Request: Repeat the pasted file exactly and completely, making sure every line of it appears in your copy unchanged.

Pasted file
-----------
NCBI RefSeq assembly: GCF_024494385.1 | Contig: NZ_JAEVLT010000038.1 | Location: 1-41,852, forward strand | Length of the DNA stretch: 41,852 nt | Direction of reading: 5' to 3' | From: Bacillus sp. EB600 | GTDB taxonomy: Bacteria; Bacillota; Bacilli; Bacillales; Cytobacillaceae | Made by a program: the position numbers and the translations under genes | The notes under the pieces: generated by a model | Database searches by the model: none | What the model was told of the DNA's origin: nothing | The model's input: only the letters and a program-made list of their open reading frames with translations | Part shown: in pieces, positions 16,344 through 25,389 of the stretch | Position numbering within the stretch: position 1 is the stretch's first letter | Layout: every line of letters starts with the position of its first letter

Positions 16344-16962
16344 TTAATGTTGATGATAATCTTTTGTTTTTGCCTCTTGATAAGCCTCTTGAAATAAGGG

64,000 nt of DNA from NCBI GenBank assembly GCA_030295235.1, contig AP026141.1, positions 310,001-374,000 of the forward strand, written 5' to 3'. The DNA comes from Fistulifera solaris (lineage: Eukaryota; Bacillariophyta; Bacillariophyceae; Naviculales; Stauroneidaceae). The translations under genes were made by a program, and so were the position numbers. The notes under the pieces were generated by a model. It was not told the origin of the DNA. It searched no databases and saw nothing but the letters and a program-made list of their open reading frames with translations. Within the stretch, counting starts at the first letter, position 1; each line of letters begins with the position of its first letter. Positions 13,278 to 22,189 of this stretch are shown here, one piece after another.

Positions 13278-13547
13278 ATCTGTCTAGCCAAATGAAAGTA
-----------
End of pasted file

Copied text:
NCBI RefSeq assembly: GCF_024494385.1 | Contig: NZ_JAEVLT010000038.1 | Location: 1-41,852, forward strand | Length of the DNA stretch: 41,852 nt | Direction of reading: 5' to 3' | From: Bacillus sp. EB600 | GTDB taxonomy: Bacteria; Bacillota; Bacilli; Bacillales; Cytobacillaceae | Made by a program: the position numbers and the translations under genes | The notes under the pieces: generated by a model | Database searches by the model: none | What the model was told of the DNA's origin: nothing | The model's input: only the letters and a program-made list of their open reading frames with translations | Part shown: in pieces, positions 16,344 through 25,389 of the stretch | Position numbering within the stretch: position 1 is the stretch's first letter | Layout: every line of letters starts with the position of its first letter

Positions 16344-16962
16344 TTAATGTTGATGATAATCTTTTGTTTTTGCCTCTTGATAAGCCTCTTGAAATAAGGG

64,000 nt of DNA from NCBI GenBank assembly GCA_030295235.1, contig AP026141.1, positions 310,001-374,000 of the forward strand, written 5' to 3'. The DNA comes from Fistulifera solaris (lineage: Eukaryota; Bacillariophyta; Bacillariophyceae; Naviculales; Stauroneidaceae). The translations under genes were made by a program, and so were the position numbers. The notes under the pieces were generated by a model. It was not told the origin of the DNA. It searched no databases and saw nothing but the letters and a program-made list of their open reading frames with translations. Within the stretch, counting starts at the first letter, position 1; each line of letters begins with the position of its first letter. Positions 13,278 to 22,189 of this stretch are shown here, one piece after another.

Positions 13278-13547
13278 ATCTGTCTAGCCAAATGAAAGTA